March 20, 2012
Khamenei: Iran will attack to defend itself
In the face of aggression from the United States or Israel, Iran will attack to defend itself, Iran’s most powerful figure, Ayatollah Ali Khamenei said on Tuesday.
“We do not have nuclear weapons and we will not build them but in the face of aggression from the enemies, whether from America or the Zionist regime, to defend ourselves we will attack on the same level as the enemies attack us,” Khamenei said live on television.
“Americans are making a grave mistake if they think by making threats they will destroy the Iranian nation,” he said in his annual speech to mark Nowruz, the Iranian New Year.
Israel and the United States have threatened military action against Iran unless it abandons nuclear activities which the West suspects are intended to develop nuclear weapons.
Further talks between Iran and the P5+1 group of countries are expected to take place next month in an attempt to reach a compromise deal.
The most recent talks between world powers and Iran failed in January 2011 because of Iran’s refusal to suspend its sensitive uranium enrichment work, as demanded by several U.N. resolutions and major powers.
It says it has the right to develop a peaceful nuclear program under the nuclear Non-Proliferation Treaty.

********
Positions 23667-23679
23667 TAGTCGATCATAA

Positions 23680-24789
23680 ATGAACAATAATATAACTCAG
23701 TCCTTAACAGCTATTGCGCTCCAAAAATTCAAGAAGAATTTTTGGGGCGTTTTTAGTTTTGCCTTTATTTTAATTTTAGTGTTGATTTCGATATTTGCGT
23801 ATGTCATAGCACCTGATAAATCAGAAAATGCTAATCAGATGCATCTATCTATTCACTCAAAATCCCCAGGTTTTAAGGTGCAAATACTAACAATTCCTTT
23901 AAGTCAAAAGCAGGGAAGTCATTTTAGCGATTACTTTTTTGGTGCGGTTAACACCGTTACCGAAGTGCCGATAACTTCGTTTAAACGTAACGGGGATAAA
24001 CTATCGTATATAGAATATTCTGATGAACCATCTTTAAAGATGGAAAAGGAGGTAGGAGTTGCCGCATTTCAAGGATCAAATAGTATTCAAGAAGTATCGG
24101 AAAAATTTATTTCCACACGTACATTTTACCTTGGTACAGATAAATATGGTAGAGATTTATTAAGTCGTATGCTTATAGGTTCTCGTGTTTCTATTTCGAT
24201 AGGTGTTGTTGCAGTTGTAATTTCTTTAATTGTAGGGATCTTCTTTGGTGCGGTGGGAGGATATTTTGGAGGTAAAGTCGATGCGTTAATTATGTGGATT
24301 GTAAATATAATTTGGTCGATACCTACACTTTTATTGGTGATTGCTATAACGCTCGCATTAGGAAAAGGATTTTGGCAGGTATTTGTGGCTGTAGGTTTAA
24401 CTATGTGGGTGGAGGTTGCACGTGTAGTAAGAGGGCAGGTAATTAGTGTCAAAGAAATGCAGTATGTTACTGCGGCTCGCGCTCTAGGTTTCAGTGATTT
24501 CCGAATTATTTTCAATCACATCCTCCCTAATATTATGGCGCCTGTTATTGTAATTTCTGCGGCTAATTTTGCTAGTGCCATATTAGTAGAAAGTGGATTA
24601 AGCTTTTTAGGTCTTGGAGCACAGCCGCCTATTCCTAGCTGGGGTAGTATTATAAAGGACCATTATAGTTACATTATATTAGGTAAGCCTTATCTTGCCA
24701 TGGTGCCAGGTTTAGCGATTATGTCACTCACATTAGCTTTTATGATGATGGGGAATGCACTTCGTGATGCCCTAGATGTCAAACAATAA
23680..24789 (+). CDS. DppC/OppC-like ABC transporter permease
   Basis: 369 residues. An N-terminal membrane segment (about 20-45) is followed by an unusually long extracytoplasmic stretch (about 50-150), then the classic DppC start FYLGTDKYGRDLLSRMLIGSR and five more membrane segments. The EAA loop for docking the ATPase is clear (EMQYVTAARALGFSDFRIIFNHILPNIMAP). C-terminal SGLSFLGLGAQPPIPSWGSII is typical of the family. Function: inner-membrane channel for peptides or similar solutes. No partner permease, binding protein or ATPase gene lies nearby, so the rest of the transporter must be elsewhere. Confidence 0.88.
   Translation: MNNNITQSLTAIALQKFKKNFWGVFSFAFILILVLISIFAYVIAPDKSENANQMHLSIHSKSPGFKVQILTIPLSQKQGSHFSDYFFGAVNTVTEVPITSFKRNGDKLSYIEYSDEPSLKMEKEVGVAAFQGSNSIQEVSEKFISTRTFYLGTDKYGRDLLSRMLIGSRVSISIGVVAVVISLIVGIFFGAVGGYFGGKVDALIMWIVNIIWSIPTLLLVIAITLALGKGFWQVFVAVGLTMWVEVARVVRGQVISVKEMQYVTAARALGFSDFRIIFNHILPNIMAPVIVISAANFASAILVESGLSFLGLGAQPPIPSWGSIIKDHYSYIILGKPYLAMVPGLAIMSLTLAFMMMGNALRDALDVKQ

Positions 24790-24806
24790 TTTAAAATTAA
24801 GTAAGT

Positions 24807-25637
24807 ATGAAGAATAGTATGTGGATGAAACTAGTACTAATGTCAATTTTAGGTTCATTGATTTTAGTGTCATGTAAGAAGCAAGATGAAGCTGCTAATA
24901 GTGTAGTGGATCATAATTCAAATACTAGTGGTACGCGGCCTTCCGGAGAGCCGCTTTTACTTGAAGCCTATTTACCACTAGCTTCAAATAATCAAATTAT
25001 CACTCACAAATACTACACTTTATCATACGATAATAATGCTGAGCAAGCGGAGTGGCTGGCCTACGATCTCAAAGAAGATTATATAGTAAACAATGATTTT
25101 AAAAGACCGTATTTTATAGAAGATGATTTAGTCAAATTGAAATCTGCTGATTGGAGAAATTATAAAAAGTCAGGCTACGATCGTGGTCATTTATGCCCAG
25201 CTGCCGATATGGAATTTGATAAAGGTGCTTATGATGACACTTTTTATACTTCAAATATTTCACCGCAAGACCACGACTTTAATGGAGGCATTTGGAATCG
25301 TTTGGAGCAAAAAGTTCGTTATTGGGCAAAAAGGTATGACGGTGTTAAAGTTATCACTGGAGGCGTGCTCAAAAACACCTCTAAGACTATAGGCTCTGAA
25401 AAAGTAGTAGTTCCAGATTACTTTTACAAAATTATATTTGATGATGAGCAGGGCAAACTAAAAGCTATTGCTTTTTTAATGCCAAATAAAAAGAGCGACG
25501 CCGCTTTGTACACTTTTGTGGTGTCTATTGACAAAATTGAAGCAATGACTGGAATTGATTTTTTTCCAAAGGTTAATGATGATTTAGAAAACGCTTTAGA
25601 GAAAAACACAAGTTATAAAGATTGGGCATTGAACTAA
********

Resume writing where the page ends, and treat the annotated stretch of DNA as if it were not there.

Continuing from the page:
In his speech, Khamenei highlighted the country’s nuclear achievements over the last 12 months - increasing uranium enrichment to 20 percent and loading domestically-made fuel rods into the Tehran Research Reactor.
“In a situation where the enemies were putting bets on the fall of the Iranian nation, and talking about the crippling sanctions, Iran has accomplished all these achievements,” he added.
The U.S. and its allies have imposed tough new sanctions on Iran since this year which western diplomats say show signs of having a strong effect on the Iranian economy.
Earlier, Khamenei unveiled a national production plan and urged the nation to buy domestically-made goods, saying it would help to defeat sanctions.
Reporting By Marcus George; editing by Andrew Roche